Developing nations want to work through their differences with rich countries and continue World Trade Organization negotiations on opening markets, especially in agriculture, South African Trade and Industry Minister Rob Davies said.

“There are a number of developed countries who basically want to say Doha has run its course, it’s been there for 14 years and it hasn’t delivered, so it’s time to move on,” Davies said in an interview in the Kenyan capital, Nairobi, on Wednesday. “The other paradigm for the vast majority, including the African group, is that there is unfinished business from Doha.”

The Doha talks, called so because they began in the Qatari capital in 2001, are aimed at adding billions of dollars to global trade by spurring cross-border commerce. Negotiations have been stuck since 2009 because of differences between wealthy and poor nations, chiefly over subsidized farming in the developed world. A WTO ministerial-level meeting in Nairobi this week is meant to move the talks forward.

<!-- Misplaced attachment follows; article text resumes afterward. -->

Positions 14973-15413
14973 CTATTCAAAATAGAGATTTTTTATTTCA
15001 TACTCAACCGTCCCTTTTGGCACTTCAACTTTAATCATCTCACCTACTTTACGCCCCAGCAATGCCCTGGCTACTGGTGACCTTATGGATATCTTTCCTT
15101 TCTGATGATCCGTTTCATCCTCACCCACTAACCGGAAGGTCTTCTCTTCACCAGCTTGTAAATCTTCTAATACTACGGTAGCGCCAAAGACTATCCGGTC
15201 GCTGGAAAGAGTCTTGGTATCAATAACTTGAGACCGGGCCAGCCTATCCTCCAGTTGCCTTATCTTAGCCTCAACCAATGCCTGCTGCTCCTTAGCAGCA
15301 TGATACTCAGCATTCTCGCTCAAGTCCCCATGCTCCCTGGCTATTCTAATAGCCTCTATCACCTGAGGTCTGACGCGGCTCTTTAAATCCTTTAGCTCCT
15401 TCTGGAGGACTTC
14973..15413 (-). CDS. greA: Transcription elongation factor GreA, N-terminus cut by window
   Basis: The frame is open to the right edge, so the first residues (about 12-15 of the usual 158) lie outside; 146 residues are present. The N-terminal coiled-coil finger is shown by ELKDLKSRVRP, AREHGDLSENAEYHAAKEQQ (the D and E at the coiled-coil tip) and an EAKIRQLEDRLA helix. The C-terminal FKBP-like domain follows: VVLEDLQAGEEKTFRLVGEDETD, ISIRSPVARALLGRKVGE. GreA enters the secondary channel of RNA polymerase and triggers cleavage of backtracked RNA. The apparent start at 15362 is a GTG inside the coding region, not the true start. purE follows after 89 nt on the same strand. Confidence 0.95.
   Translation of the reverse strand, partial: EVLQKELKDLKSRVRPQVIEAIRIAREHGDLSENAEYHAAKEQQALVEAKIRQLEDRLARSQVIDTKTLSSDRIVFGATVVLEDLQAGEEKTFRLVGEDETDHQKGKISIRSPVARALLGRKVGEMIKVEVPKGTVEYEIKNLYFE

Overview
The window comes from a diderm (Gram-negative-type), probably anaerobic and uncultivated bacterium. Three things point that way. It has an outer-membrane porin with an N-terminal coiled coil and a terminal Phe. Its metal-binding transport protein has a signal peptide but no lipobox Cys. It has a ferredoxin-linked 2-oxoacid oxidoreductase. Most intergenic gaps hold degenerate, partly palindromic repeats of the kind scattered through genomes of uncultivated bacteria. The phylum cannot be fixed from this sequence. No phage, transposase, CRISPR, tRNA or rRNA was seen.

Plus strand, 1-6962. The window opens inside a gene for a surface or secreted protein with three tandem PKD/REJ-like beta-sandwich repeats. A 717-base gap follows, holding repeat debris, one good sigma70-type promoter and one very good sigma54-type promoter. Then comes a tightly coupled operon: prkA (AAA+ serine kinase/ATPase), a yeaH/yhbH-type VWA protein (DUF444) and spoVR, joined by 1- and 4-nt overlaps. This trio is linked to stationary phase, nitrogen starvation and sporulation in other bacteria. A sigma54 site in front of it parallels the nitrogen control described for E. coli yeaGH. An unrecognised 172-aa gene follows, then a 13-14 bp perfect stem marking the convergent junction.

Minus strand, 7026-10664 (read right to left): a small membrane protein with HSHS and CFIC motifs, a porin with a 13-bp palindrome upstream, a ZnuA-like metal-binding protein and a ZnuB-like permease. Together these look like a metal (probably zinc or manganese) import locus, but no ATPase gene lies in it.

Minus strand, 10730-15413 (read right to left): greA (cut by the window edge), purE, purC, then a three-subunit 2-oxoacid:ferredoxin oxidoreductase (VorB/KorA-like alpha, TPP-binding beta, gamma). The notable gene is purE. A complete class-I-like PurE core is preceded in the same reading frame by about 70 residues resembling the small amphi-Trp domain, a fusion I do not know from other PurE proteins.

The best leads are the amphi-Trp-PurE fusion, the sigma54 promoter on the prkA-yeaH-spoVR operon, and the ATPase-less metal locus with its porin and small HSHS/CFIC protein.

“The unfinished business includes the reform of agriculture that remains one of the biggest single systemic issues in the global trade system that contributes to actively disadvantage many poor farmers in developing countries,” Davies said.

Trade officials from developed nations, such as Germany and Australia, called for results to the Doha process in statements at the meetings in Nairobi.

“Fourteen years after the launch of the Doha round, we cannot continue with business as usual,” Matthias Machnig, state secretary with Germany’s economic affairs ministry, said in a statement published on the WTO’s website. “We need results for the Doha issues.”

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